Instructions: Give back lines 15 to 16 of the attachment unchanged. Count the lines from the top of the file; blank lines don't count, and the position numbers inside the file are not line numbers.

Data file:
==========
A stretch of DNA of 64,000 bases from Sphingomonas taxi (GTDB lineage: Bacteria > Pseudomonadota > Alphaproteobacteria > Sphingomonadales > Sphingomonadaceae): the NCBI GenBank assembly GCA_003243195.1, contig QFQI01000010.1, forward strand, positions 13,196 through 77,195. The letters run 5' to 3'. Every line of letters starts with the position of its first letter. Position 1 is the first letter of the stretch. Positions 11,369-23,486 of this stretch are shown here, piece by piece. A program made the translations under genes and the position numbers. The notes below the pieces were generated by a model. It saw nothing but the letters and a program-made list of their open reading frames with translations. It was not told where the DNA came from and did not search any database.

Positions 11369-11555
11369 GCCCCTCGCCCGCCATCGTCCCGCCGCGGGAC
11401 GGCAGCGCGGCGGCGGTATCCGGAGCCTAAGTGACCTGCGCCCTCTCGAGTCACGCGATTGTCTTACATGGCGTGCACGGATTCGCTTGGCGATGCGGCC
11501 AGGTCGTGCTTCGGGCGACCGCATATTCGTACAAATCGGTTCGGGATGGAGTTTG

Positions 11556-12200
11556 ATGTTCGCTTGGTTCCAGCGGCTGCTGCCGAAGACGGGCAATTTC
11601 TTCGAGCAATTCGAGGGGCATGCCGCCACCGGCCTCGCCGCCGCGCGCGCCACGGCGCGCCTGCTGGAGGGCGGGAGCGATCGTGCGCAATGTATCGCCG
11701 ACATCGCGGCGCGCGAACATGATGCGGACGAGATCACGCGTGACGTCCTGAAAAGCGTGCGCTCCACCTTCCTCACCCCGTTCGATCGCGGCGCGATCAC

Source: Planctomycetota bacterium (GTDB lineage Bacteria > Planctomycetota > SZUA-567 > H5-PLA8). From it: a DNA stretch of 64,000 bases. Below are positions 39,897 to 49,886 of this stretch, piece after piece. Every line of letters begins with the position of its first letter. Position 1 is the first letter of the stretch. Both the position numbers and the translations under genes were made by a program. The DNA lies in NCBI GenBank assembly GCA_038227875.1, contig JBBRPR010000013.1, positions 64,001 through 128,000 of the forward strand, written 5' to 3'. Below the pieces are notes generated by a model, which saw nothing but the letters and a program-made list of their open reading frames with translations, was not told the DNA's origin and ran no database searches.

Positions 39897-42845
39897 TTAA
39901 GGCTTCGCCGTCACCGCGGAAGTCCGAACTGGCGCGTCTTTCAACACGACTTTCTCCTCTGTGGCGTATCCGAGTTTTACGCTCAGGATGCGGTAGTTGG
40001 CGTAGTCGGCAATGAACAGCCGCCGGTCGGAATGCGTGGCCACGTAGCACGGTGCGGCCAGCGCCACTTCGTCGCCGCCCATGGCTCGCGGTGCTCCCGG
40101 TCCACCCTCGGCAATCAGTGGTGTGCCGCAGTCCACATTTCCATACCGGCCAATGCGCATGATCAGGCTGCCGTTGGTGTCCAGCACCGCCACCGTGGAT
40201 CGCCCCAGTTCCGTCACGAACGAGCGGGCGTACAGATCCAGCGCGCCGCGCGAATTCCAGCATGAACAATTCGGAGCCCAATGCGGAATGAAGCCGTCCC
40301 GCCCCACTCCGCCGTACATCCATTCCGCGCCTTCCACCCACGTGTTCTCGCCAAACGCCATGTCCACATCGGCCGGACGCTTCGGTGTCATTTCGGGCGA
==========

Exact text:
40101 TCCACCCTCGGCAATCAGTGGTGTGCCGCAGTCCACATTTCCATACCGGCCAATGCGCATGATCAGGCTGCCGTTGGTGTCCAGCACCGCCACCGTGGAT
40201 CGCCCCAGTTCCGTCACGAACGAGCGGGCGTACAGATCCAGCGCGCCGCGCGAATTCCAGCATGAACAATTCGGAGCCCAATGCGGAATGAAGCCGTCCC